Polymeric components for optical communications
Interview 27 January 2003
Well, I started working in research 23 years ago, at what is now called KPN Research. It is a bit difficult to tell the history of more than 20 years of work in 5 minutes, but I will try. I have been working on glass fibre and integrated optical circuits. When I started my research, the first glass fibre cable in the Netherlands was put in the ground. We started a project together with Akzo Nobel.
What has your research been about?
Well, I started working in research 23 years ago, at what is now called KPN Research. It is a bit difficult to tell the history of more than 20 years of work in 5 minutes, but I will try. I have been working on glass fibre and integrated optical circuits. When I started my research, the first glass fibre cable in the Netherlands was put in the ground. We started a project together with Akzo Nobel. We wanted to build planar optical waveguide switches and modulators with polymers for applications in glass fibre systems. In this project also collaborated an English and French partner and the Belgian university of Ghent. We were very successful and the first ones to build an electro-optical modulator. Later on Akzo Nobel wanted to commercialize the product and built a production cleanroom in Arnhem. With two colleagues I started to work there. But in the end it turned out that the materials were not good enough. The polymers degraded under the influence of the light, and we decided to "switch" to thermo-optical switches that can be made from more stable polymers. These switches have been sold all over the world under the trade name Beambox. In 1999 the activity was sold to JDS Uniphase and I joined the company as research manager focusing on polymeric optical components. Due to the crisis in the telecom industry the Arnhem facility was closed in 2001 and I joined the Lightwave Devices Group at the University of Twente.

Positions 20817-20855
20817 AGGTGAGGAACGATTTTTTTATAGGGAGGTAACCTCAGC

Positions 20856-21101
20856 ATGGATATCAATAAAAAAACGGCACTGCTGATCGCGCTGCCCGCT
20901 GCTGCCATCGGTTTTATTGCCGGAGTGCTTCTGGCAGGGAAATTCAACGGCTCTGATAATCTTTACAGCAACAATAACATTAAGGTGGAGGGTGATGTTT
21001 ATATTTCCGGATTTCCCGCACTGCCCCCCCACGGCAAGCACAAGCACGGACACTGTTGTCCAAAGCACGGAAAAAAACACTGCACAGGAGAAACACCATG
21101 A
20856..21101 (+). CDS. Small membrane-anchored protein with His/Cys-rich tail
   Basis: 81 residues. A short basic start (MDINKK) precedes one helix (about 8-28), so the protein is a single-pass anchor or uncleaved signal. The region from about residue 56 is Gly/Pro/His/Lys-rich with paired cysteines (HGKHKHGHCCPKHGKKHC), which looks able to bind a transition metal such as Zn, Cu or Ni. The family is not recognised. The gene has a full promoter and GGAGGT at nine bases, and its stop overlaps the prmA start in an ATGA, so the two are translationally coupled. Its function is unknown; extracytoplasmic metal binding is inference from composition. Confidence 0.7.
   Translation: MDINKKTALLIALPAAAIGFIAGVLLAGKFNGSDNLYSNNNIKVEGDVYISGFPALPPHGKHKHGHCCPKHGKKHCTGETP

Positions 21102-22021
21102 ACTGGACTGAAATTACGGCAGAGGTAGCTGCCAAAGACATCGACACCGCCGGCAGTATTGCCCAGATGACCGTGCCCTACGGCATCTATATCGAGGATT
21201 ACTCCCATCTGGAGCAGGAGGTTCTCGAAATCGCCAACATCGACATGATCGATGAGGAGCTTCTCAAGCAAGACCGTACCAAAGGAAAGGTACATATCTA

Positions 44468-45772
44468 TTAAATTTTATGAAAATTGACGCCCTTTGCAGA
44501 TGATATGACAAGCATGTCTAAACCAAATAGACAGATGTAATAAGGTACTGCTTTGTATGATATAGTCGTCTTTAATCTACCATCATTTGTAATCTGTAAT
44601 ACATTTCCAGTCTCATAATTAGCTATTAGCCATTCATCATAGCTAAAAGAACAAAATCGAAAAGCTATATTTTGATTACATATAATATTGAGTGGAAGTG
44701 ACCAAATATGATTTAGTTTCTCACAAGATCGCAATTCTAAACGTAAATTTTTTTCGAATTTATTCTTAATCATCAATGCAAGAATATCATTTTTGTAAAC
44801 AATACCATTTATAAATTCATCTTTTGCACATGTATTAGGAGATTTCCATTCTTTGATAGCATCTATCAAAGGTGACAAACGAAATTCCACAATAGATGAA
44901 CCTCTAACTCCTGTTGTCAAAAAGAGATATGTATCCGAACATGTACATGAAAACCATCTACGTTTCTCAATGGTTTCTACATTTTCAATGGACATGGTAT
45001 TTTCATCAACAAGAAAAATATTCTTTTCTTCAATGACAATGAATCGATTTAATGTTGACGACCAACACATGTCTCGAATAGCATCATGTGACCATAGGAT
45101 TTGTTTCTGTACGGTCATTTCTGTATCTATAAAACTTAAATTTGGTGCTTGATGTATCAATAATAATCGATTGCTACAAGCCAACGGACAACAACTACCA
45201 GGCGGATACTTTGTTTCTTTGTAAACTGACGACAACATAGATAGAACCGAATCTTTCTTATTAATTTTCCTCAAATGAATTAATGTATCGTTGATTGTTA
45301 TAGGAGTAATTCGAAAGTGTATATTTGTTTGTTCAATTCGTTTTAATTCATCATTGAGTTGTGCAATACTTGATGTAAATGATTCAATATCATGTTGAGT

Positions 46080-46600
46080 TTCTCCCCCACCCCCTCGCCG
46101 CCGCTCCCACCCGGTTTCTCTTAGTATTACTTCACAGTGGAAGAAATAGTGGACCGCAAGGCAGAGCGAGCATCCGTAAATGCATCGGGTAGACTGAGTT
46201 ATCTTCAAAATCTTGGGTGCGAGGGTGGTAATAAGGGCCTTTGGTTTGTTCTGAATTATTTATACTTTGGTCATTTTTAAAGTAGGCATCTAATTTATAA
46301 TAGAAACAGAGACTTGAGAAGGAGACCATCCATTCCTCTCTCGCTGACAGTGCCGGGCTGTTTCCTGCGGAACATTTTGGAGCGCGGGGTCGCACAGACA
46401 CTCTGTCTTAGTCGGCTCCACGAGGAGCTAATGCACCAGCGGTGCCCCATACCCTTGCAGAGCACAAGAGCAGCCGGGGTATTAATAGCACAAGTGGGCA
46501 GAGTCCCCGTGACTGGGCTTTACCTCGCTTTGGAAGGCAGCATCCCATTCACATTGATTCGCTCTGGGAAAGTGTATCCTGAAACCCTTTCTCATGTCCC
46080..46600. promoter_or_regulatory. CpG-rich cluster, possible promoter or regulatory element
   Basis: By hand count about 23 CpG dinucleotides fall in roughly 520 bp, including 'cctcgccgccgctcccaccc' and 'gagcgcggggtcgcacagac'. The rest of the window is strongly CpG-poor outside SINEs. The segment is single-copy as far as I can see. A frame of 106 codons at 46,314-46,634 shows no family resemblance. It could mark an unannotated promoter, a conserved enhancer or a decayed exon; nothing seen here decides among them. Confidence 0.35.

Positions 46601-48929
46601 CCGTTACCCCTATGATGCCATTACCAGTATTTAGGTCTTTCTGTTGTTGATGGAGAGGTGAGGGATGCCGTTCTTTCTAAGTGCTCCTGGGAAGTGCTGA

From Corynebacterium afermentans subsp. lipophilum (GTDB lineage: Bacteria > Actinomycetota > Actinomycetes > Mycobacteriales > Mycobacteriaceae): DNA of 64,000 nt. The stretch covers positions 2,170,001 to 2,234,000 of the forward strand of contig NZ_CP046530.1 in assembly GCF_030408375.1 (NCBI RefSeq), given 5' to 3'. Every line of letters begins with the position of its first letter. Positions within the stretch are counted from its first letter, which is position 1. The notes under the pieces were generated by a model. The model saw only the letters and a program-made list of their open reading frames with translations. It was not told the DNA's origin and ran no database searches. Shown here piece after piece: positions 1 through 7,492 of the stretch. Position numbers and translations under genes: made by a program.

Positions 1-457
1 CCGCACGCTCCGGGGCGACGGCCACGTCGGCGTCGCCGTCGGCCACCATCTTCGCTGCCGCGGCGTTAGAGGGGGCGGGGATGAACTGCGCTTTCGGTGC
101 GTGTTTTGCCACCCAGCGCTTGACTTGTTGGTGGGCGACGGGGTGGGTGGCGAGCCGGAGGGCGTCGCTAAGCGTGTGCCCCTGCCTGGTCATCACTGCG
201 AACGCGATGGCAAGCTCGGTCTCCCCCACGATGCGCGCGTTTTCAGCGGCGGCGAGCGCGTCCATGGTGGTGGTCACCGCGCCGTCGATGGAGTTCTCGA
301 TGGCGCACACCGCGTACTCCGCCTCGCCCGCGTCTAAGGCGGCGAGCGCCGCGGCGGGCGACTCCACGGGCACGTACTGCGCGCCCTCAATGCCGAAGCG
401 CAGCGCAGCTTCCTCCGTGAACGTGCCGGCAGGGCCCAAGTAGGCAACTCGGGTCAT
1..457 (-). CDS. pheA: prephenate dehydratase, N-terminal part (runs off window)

And how did you end up doing your PhD here at MESA+?
My dissertation will be a selection of a lot of papers that I published during my work as a researcher for these companies. In a company it is not very easy to publish articles or to do a PhD. They are not really interested in it. It would only serve for promotion purposes. Furthermore companies frequently want to keep this kind of information secret. Publication is possible only after approval by the patent office and sometimes not at all, just to keep other people from getting any ideas in the same direction. I have always had very good contacts with different universities, especially with the UT. I know Alfred Driessen from the time that I studied myself. When they closed JDS in Arnhem, he asked to come here. Now I have the opportunity to do a PhD and financially it is good thing for the research group.
Do you note a lot of differences between working at the university and in a company?
I can only agree that the differences that everybody notes are very true. In the university you have a lot of freedom to decide what to investigate but it is difficult to raise the funds for it. In a company, however, this is much easier when there is a commercial attractive perspective. If you want to finance some kind of research project at a university, it can take over a year before you can be sure whether you will receive the money or not.
Do you plan on staying with MESA+ after you have been presented?
I am not 100% sure yet. A couple of months ago I received a letter that my temporary contract will end. I have been assured that they would prolong it, but I have not heard anything about it yet. As a born researcher I am very content here and so I would like to stay.